Political scientists gauge ideology in part by comparing the annual ratings by the Americans for Democratic Action (ADA) with the ratings by the American Conservative Union (ACU). Kennedy had a lifetime liberal 90 percent score from the ADA through 2004, while the ACU awarded Kennedy a lifetime conservative rating of 2 percent through 2008. Using another metric, Kennedy had a lifetime average liberal score of 88.7 percent, according to a National Journal analysis that places him ideologically as the third-most liberal senator of all those in office in 2009. A 2004 analysis by political scientists Joshua D. Clinton of Princeton University and Simon Jackman and Doug Rivers of Stanford University examined some of the difficulties in making this kind of analysis, and found Kennedy likely to be the 8th-to-15th-most liberal Senator during the 108th Congress. The Almanac of American Politics rates congressional votes as liberal or conservative on the political spectrum, in three policy areas: economic, social, and foreign. For 2005–2006, Kennedy's average ratings were as follows: the economic rating was 91 percent liberal and 0 percent conservative, the social rating was 89 percent liberal and 5 percent conservative, and the foreign rating was 96 percent liberal and 0 percent conservative.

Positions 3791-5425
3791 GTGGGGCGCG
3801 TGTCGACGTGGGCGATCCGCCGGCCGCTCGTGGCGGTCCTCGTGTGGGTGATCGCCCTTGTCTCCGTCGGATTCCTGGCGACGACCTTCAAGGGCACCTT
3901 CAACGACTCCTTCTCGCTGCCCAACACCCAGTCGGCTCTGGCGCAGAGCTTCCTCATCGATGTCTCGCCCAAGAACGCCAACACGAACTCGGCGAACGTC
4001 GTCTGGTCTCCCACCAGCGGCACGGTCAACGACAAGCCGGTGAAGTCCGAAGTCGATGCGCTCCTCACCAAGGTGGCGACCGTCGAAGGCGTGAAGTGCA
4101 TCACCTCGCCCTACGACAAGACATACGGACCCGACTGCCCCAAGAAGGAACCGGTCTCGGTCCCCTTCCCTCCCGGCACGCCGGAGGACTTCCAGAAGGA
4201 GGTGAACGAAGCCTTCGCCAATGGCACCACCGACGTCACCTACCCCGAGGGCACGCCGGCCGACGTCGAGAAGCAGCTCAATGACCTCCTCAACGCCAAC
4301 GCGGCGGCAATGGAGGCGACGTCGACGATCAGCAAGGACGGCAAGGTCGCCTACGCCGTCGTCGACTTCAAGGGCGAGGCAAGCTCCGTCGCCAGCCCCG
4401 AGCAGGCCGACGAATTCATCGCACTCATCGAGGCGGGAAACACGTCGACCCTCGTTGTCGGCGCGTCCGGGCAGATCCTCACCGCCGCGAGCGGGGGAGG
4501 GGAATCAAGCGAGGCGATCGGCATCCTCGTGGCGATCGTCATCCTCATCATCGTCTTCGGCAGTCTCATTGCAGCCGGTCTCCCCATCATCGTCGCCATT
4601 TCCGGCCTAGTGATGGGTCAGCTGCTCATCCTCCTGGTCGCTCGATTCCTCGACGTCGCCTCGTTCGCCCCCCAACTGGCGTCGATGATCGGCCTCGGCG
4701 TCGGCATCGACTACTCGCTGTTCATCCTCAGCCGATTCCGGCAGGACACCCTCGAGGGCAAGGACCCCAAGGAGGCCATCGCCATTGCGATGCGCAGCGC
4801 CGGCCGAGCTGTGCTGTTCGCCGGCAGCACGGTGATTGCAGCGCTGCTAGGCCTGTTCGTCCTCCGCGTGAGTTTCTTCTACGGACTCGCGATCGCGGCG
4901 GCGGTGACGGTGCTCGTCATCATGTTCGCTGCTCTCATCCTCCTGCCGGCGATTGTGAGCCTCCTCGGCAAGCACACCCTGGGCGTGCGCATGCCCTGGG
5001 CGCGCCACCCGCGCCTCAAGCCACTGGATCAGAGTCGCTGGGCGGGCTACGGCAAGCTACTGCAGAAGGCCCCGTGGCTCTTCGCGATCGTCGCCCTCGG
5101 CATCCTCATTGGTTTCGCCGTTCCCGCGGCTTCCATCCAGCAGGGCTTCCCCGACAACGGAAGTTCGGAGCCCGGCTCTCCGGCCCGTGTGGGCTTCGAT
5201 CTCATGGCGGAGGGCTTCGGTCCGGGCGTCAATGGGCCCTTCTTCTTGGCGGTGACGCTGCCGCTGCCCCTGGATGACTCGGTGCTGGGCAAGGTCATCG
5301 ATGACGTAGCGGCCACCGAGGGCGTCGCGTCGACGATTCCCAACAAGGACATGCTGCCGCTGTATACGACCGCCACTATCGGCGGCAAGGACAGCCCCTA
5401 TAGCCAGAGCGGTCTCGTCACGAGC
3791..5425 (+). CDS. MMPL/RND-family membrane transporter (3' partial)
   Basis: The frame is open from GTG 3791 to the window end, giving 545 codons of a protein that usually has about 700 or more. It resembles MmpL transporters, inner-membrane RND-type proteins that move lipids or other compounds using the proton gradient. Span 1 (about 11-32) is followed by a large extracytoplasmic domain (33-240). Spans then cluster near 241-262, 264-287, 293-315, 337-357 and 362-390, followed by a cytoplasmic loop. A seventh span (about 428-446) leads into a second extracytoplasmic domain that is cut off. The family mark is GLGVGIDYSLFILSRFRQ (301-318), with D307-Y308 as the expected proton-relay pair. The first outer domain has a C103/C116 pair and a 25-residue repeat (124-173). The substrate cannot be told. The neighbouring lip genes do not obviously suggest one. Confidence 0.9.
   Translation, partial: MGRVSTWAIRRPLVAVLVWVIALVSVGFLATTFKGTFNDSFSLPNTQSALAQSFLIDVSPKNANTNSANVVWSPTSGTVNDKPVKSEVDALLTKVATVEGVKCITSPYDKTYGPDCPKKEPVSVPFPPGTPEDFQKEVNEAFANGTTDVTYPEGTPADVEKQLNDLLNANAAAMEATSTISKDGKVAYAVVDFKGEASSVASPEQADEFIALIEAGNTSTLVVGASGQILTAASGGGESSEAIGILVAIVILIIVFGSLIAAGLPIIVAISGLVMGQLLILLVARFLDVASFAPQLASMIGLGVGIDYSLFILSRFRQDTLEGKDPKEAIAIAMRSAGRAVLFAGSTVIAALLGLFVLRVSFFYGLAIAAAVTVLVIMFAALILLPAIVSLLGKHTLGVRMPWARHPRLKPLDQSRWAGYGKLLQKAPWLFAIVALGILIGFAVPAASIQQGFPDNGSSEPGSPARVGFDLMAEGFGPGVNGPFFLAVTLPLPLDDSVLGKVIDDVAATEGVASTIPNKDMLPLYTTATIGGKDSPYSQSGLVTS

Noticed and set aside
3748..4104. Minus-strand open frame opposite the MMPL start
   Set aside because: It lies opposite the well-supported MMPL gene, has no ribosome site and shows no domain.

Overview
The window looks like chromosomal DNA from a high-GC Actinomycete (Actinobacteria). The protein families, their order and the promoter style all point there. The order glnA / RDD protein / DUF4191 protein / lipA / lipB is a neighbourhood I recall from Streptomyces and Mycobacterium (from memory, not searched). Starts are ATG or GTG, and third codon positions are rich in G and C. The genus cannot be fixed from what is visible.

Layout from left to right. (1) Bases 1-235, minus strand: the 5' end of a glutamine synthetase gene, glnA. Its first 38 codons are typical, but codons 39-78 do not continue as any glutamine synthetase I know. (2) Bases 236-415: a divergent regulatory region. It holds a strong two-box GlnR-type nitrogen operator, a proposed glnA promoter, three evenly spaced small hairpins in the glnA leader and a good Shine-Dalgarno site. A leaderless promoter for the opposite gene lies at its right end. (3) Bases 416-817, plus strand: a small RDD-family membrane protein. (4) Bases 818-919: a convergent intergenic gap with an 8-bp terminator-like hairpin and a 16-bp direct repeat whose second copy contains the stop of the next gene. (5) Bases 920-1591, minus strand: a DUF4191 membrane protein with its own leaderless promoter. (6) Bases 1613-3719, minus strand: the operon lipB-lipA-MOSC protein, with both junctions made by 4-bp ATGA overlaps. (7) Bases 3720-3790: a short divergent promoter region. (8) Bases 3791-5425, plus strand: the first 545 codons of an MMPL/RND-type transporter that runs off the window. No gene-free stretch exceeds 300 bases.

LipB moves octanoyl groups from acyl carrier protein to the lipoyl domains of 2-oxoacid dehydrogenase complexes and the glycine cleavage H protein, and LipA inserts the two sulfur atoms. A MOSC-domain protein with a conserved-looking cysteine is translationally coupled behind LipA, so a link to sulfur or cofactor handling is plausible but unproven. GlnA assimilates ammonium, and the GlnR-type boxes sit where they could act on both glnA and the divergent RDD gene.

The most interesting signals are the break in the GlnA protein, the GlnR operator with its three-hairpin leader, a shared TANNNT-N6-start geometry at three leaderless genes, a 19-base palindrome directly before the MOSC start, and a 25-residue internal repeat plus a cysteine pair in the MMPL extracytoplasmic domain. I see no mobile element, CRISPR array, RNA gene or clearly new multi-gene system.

Various interest groups gave Kennedy scores or grades as to how well his votes aligned with the positions of each group. The American Civil Liberties Union gave him an 84 percent lifetime score as of 2009. During the 1990s and 2000s, NARAL Pro-Choice America and Planned Parenthood typically gave Kennedy ratings of 100 percent, while the National Right to Life Committee typically gave him a rating of less than 10 percent. The Brady Campaign to Prevent Gun Violence gave Kennedy a lifetime rating of 100 percent through 2002, while National Rifle Association gave Kennedy a lifetime grade of 'F' (failing) as of 2006.
Read more about this topic: Ted Kennedy
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